If you notice a feature in your data similar to the absorption feature described
above, you should suspect a spurious dead diode in your observations. Tables 31.4
and 31.5 list all diodes that were disabled during the FOS lifetime. Normally, a
diode was disabled and a new dead diode reference file created after the third
report of anomalous behavior by that diode. Although the USEAFTER of the new
reference file was set to the date of the first reported anomaly, your data may contain an earlier, unreported occurrence. If your suspected diode has been subsequently disabled (see Tables 31.4 and 31.5) you may use a later dead diode
reference file to correct your data as long as the alternate reference file does not
also correct diodes that are fully functional in your data. You may also contact the
STScI Help Desk (firstname.lastname@example.org) for further assistance in producing a special dead diode correction table for re-calibrating your observation.
32.9.2 Noisy Diodes
The effect of a noisy (or hot) diode was typically to produce an emission feature extending over a fixed number (NXSTEPS x OVERSCAN) of pixels (typically 20). Figure 32.25 shows an observation where pixels 400 to 420 are affected by a noisy diode. Unlike a dead diode, the profile of the feature need not be particularly flat since the degree of spurious signal generation by the diode may have varied from one 300 millisecond internal readout cycle to another. The effect of a noisy diode cannot be removed by recalibrating the data.
Noisy diodes sometimes appear for only very short intervals within an exposure.
Look at individual groups of your data in the group counts paper products plot as
an initial diagnostic of the possible presence of a noisy diode in your data. You
might see that one or a few groups have substantially greater signal than the rest.
Similarly, for ACCUM mode you can use task deaccum (see section 33.4) to plot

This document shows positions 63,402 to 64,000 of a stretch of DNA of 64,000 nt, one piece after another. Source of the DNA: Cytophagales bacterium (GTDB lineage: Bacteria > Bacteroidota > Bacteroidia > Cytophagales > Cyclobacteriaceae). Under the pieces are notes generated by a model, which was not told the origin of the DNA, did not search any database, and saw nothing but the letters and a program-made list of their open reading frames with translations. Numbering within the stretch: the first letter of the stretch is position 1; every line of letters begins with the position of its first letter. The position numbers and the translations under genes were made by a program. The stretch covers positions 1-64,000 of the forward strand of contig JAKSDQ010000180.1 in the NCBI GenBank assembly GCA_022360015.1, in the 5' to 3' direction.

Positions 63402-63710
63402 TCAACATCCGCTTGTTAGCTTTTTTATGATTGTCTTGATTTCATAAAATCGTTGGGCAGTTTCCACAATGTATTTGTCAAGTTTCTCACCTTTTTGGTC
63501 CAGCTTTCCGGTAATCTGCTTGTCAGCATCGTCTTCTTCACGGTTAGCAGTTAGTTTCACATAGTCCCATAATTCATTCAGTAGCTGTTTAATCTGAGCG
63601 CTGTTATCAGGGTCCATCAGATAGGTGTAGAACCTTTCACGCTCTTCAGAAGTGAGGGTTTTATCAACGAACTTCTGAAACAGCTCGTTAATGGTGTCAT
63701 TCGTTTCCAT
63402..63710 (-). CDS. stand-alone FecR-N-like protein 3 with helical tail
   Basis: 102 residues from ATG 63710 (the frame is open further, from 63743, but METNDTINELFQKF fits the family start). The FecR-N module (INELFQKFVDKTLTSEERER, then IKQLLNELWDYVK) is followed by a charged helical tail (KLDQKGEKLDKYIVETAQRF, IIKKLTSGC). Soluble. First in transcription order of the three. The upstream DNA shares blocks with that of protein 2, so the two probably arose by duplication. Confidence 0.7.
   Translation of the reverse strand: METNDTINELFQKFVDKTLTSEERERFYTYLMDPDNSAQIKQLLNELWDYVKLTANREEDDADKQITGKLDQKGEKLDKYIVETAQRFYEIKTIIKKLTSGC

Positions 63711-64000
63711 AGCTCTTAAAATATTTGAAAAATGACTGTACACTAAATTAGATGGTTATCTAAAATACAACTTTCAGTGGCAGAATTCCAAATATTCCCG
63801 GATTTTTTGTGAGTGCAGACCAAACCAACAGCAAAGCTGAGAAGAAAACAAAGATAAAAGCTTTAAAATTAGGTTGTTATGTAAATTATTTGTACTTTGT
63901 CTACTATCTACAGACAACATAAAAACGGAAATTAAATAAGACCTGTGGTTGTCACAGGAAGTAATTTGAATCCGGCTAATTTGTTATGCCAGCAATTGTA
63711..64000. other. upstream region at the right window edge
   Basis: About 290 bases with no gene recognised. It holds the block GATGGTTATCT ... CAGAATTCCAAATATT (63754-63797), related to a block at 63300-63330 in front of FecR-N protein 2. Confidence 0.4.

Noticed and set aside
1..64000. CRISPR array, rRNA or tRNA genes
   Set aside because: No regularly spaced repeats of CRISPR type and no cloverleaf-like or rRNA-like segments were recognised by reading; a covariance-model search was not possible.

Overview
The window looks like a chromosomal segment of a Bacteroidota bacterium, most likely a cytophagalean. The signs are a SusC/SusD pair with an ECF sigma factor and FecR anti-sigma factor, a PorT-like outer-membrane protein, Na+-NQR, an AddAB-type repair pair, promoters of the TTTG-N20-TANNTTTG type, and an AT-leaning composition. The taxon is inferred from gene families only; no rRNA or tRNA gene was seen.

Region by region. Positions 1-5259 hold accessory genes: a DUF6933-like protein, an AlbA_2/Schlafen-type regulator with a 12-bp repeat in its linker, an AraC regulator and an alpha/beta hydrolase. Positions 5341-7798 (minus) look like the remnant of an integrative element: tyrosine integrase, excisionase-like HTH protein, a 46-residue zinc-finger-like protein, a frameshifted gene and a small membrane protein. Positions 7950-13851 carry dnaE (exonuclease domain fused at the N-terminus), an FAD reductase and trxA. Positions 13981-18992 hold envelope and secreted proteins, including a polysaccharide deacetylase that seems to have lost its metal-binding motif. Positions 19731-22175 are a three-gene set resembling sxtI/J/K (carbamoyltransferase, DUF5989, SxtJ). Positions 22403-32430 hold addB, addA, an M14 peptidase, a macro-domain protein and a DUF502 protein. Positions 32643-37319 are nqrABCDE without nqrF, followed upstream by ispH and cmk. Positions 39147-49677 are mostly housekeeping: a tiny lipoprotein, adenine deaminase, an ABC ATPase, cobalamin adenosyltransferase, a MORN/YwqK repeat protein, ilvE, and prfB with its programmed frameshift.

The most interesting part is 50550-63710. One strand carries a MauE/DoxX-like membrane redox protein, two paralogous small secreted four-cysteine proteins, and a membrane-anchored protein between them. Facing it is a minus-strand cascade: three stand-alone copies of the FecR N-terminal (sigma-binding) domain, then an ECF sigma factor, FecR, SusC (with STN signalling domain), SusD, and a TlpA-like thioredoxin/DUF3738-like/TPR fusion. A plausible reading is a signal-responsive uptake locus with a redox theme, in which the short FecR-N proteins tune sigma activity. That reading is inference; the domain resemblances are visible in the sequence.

the whole spectrum accumulated in each individual readout interval to isolate a
noisy event to only a few groups.
Cycle 6 Observations: A particularly strong noisy diode appeared around diode 250 (pixel 1000 for quarter-stepped data) in FOS/RD spectra on several occasions after July 1, 1996.
32.9.3 Detector Background (Dark)
The FOS was subject to two types of background effects caused by high energy particles:
The dark contribution in short exposures was dominated by individual events that typically affected individual diodes. Many FOS exposures, and all individual readouts, were not lengthy enough to allow a uniform dark distribution to build up in all pixels at sufficiently high S/N for the pipeline mean correction to have high accuracy. For example, a one-orbit (2000 second) FOS/RD ACCUM exposure (500 seconds effective exposure in each pixel) at low latitude produced a mean dark level of about 5 counts-pixel-1. Random excursions of at least a factor of two about this mean level were to be expected and were often seen.
Further, there were some indications that the geomagnetic model used to scale the reference background file in the calfos pipeline1 may have underestimated the background counts in science data by approximately 10% at low geomagnetic latitudes (< 20 degrees) and by about 20-30% at high geomagnetic latitudes. At present no refinement of these uncertainties is possible without a detailed study of the dark as a function of the ambient geomagnetic field measured by the onboard magnetometer. These uncertainties are not significant for strong sources (you can verify this by comparing the counts in the .c5h and .c7h files), but could cause substantial errors in the derived flux and spectral shape of weaker sources. For example, a V~19 magnitude star with an effective temperature of 10000 K, produced the same count rate at 2700 . as the low latitude mean background of the FOS/RD detector.